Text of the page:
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 Table of Contents  
Year : 2022  |  Volume : 9  |  Issue : 2  |  Page : 156-162

Applicability of Ambulatory Cleft Lip Repair in North-western Nigeria: Case Series and Review of the Existing Literature

1 Department of Oral and Maxillofacial Surgery, Faculty of Dental Sciences, Usmanu Danfodiyo University, Sokoto, Nigeria; Resmile Craniomaxillofacial Anomalies Foundation Zamfara
2 Department of Dental and Maxillofacial Surgery, Usmanu Danfodiyo University Teaching Hospital, Sokoto, Nigeria
3 Department of Dental and Maxillofacial Surgery, Usmanu Danfodiyo University Teaching Hospital, Sokoto, Nigeria; Resmile Craniomaxillofacial Anomalies Foundation Zamfara
4 Department of Dental and Maxillofacial Surgery, Federal Medical Centre, Gusau, Nigeria
5 Department of Dental and Maxillofacial Surgery, Federal Medical Centre, Birnin-Kudu, Jigawa, Nigeria
6 Department of Dental and Maxillofacial Surgery, Federal Medical Centre, Birnin Kebbi, Nigeria
7 Department of Oral and Maxillofacial Surgery, Faculty of Dental Sciences, College of Medicine, University of Lagos, Ilorin, Nigeria
8 Department of Surgery, University of Ilorin/University of Ilorin Teaching Hospital, Ilorin, Nigeria
9 Department of Dental and Maxillofacial Surgery, Sir Yahyah Memorial Specialist Hospital, Birnin Kebbi, Nigeria

Date of Submission10-Mar-2022
Date of Acceptance06-Jun-2022
Date of Web Publication23-Aug-2022

Correspondence Address:
Dr. Abdulrazaq Olanrewaju Taiwo
Department of Oral and Maxillofacial Surgery, Faculty of Dental Sciences, College of Health Sciences, Usmanu Danfodiyo University, PMB 12003, Sokoto

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Source of Support: None, Conflict of Interest: None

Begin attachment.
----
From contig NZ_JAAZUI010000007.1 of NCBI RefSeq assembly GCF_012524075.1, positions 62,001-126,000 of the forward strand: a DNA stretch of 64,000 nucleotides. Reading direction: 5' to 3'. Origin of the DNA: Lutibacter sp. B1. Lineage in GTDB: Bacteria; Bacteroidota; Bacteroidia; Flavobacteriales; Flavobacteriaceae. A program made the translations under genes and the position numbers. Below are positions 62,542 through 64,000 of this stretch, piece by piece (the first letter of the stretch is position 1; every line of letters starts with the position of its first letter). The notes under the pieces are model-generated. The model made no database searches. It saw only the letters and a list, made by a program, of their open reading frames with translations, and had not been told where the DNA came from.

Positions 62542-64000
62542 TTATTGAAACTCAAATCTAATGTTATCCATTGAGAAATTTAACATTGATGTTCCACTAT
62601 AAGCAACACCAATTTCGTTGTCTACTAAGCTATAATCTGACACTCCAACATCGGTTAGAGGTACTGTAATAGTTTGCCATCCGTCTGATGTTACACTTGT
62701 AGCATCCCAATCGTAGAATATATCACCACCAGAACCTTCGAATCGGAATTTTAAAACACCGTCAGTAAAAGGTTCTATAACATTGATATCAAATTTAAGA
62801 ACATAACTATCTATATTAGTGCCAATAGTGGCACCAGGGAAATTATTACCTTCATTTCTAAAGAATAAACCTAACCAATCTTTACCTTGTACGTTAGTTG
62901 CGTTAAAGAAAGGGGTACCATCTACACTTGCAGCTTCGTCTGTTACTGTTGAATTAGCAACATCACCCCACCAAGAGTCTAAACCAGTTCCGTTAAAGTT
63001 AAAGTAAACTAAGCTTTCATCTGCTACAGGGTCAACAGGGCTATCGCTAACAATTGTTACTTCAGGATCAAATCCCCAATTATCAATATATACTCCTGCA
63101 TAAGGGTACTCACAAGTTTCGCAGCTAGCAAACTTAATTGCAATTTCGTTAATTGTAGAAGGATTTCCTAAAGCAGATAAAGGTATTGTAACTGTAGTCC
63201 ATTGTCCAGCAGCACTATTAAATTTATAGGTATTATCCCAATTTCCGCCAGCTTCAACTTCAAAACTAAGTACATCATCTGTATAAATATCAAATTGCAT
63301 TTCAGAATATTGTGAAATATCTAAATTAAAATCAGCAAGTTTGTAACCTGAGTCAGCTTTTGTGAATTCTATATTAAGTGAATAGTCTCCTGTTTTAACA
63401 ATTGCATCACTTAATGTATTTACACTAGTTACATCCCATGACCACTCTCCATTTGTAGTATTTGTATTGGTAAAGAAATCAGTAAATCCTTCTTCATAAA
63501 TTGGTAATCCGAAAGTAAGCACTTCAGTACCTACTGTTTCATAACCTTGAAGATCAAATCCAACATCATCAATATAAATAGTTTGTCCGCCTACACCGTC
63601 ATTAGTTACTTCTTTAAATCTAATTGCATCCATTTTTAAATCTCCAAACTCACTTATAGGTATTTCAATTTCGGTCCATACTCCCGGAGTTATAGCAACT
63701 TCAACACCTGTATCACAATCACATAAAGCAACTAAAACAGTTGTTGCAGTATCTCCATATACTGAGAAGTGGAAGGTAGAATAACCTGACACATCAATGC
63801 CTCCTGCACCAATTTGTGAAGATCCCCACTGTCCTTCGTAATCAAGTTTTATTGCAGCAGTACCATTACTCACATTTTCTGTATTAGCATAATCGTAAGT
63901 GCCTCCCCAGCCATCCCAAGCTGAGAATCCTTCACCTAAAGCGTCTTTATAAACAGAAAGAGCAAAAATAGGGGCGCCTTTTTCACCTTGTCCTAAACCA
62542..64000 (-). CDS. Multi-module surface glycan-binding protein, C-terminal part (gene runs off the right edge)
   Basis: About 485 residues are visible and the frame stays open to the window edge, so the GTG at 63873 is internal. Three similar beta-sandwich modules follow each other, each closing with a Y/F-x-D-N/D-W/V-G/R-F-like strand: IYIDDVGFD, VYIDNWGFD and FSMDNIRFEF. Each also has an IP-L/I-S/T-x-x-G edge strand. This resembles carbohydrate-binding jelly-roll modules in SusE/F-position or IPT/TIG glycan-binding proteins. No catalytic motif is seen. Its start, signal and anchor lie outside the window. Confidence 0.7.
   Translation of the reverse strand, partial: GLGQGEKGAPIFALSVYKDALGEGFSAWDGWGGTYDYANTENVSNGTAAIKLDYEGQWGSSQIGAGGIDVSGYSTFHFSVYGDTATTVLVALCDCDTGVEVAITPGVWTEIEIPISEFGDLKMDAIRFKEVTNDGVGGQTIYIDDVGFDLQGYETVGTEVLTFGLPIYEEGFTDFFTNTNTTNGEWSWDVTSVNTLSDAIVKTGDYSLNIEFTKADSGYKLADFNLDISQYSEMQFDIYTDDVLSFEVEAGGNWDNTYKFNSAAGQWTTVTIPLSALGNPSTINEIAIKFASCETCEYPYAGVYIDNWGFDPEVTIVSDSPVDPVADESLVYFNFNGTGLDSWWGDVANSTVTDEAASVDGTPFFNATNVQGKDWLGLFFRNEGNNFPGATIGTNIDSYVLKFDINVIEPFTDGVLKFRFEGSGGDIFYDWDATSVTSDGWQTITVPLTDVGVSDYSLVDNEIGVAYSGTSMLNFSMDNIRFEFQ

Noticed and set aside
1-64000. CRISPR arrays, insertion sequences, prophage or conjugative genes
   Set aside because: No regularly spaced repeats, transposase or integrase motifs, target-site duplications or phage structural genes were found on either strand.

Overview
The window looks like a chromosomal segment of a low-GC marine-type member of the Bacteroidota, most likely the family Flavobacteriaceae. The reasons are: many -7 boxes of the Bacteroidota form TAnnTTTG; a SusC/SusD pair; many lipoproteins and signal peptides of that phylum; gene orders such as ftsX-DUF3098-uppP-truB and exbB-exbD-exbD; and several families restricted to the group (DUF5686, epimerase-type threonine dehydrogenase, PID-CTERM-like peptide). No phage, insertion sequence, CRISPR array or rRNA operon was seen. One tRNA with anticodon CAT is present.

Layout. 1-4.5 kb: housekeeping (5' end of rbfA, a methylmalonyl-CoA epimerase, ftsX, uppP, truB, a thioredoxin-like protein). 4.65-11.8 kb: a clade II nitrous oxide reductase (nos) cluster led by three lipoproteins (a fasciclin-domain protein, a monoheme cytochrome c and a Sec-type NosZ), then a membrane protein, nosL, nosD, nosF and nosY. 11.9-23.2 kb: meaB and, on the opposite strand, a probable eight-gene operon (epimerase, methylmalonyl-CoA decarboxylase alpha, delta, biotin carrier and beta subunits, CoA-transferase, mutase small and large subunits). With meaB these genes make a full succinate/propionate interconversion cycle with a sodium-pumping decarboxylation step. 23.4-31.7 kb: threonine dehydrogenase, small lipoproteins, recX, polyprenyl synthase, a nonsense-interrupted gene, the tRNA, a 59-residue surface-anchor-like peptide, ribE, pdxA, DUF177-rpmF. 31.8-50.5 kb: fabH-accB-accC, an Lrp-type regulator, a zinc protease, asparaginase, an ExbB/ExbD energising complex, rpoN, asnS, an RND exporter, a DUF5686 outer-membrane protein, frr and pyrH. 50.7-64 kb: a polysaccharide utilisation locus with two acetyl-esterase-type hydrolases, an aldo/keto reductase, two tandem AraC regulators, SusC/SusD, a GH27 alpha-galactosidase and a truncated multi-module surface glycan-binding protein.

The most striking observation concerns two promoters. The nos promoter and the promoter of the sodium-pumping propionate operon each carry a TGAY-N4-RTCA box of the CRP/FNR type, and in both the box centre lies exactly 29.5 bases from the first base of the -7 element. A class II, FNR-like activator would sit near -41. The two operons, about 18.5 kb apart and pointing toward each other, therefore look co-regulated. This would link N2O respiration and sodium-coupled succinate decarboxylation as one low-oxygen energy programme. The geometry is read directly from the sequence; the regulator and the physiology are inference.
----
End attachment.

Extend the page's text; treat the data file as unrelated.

DOI: 10.4103/jclpca.jclpca_4_22

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Objective: To report the applicability of ambulatory cleft lip repair (CLR) and to review the existing literature. Materials and Methods: This is a retrospective clinical case series study of ambulatory CLR in North-western Nigeria. The study was carried out in Usmanu Danfodiyo University Teaching Hospital (UDUTH), Sokoto, between January 2012 and December 2018. Relevant clinical data of the subjects obtained include sociodemographics, type of cleft, and complications. Protocol employed includes premedication with diazepam (0.5 mg/kg, IV) slowly, followed by administration of glycopyrrolate (0.005 mg/kg, IV) and diclofenac potassium (1 mg/kg, IV). Then, ketamine (0.1 mg/kg, IV) was infused slowly over a 5-min period to achieve procedural sedation (Ramsey sedation score of 3). The data were analyzed using (SPSS; Chicago, IL, USA) program, version 20. The results were presented in simple descriptive statistics. Results: The age ranged from 2 to 21 years with male preponderance (M: F = 4:1). All participants had unilateral clefts lip with or without alveolus. The left side was twice involved as the right. There were no perioperative complications nor mortality recorded and no patient required conversion to general anesthesia. All patients were successfully discharged home on the same day of the operation. No case of readmission was recorded and subsequent follow-up was uneventful. Conclusions: Parenteral use of ketamine and diazepam for outpatient pediatric cleft lip procedures is safe and of immense benefits in reducing the surgical cleft burden without compromising patients safety.